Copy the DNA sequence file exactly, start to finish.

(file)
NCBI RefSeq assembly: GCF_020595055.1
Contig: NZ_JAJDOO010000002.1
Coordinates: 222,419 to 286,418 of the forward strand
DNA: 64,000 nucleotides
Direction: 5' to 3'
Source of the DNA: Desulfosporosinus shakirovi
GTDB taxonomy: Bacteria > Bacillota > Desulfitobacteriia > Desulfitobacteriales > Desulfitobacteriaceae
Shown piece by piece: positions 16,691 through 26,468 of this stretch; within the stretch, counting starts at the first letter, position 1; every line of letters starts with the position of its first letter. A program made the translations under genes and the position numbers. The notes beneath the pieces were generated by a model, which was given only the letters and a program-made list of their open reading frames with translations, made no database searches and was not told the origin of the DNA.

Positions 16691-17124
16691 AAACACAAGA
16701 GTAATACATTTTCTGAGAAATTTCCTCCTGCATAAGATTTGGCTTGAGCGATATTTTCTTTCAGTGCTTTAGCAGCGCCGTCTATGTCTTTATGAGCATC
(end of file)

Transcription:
NCBI RefSeq assembly: GCF_020595055.1
Contig: NZ_JAJDOO010000002.1
Coordinates: 222,419 to 286,418 of the forward strand
DNA: 64,000 nucleotides
Direction: 5' to 3'
Source of the DNA: Desulfosporosinus shakirovi
GTDB taxonomy: Bacteria > Bacillota > Desulfitobacteriia > Desulfitobacteriales > Desulfitobacteriaceae
Shown piece by piece: positions 16,691 through 26,468 of this stretch; within the stretch, counting starts at the first letter, position 1; every line of letters starts with the position of its first letter. A program made the translations under genes and the position numbers. The notes beneath the pieces were generated by a model, which was given only the letters and a program-made list of their open reading frames with translations, made no database searches and was not told the origin of the DNA.

Positions 16691-17124
16691 AAACACAAGA
16701 GTAATACATTTTCTGAGAAATTTCCTCCTGCATAAGATTTGGCTTGAGCGATATTTTCTTTCAGTGCTTTAGCAGCGCCGTCTATGTCTTTATGAGCATC